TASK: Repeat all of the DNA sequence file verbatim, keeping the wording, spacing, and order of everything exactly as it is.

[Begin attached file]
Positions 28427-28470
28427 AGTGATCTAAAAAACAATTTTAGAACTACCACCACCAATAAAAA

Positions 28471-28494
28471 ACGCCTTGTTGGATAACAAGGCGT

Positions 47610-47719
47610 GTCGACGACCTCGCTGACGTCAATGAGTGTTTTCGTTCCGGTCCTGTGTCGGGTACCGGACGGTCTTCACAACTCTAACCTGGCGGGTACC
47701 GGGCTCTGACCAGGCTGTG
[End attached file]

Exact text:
Positions 28427-28470
28427 AGTGATCTAAAAAACAATTTTAGAACTACCACCACCAATAAAAA

Positions 28471-28494
28471 ACGCCTTGTTGGATAACAAGGCGT

Positions 47610-47719
47610 GTCGACGACCTCGCTGACGTCAATGAGTGTTTTCGTTCCGGTCCTGTGTCGGGTACCGGACGGTCTTCACAACTCTAACCTGGCGGGTACC
47701 GGGCTCTGACCAGGCTGTG